This write-up will cover manually exploiting an SQLi vulnerability without the use of SQLMap, cracking users hashed password, using SSH tunnels to reveal a hidden service and gaining root privileges without Metasploit. Here’s a link to the Tryhackme box.
I like defining an environment variable for the target’s IP address, so I don’t have to remember or type it fully repeatedly.
PORT STATE SERVICE VERSION 22/tcp open ssh OpenSSH 7.2p2 Ubuntu 4ubuntu2.7 (Ubuntu Linux; protocol 2.0) | ssh-hostkey: | 2048 61:ea:89:f1:d4:a7:dc:a5:50:f7:6d:89:c3:af:0b:03 (RSA) | 256 b3:7d:72:46:1e:d3:41:b6:6a:91:15:16:c9:4a:a5:fa (ECDSA) |_ 256 53:67:09:dc:ff:fb:3a:3e:fb:fe:cf:d8:6d:41:27:ab (ED25519) 80/tcp open http Apache httpd 2.4.18 ((Ubuntu)) | http-cookie-flags: | /: | PHPSESSID: |_ httponly flag not set | http-methods: |_ Supported Methods: GET HEAD POST OPTIONS |_http-server-header: Apache/2.4.18 (Ubuntu) |_http-title: Game Zone Service Info: OS: Linux; CPE: cpe:/o:linux:linux_kernel
Only two open TCP ports, can’t do much with SSH without any credentials other than bruteforcing. Let’s take a look at the website running on port 80.
Since this machine is based on an SQLi vulnerability, let’s start with the basics of SQL injection.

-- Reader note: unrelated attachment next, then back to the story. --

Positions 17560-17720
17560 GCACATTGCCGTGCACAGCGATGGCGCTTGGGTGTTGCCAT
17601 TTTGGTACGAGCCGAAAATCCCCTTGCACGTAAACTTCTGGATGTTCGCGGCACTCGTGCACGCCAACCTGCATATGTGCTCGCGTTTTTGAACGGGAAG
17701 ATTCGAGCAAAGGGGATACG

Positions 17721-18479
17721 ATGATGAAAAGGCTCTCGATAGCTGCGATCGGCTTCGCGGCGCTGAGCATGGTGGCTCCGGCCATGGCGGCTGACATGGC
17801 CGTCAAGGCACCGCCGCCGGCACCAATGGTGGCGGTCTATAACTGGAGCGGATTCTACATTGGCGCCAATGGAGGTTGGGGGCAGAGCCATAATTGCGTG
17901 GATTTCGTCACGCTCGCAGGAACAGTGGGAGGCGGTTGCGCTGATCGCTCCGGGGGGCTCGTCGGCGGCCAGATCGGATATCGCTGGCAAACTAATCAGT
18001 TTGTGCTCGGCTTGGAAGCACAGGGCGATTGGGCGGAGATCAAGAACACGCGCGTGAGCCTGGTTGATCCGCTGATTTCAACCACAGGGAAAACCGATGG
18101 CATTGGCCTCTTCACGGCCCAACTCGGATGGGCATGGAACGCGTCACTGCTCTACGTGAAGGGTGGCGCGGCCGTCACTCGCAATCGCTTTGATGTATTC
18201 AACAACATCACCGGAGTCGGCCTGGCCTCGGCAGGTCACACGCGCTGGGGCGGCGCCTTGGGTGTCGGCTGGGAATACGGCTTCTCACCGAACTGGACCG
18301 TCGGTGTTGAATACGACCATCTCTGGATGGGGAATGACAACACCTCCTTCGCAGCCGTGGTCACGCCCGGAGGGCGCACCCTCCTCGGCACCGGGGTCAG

SQL injection occurs when user-controlled input is passed to SQL queries; this way, we can manipulate the outcome of such queries.
A query looks like this:
SELECT ? FROM ? WHERE ? LIKE ? which means
SELECT something FROM some table WHERE some column LIKE '% %', it puts the command by default between single quotes
' ' with
% % in them, which are wildcards. If we were to search for
ook, which becomes
'%ook%' where we have
book in our database, we’ll be able to find it because of those wildcards. We only have control over the
book word, we can’t change the rest of the query because it’s hardcoded in the backend PHP code.
The first thing is to find what database management system is running on the server. The error message displayed on the website lets us know what software is used for managing the database.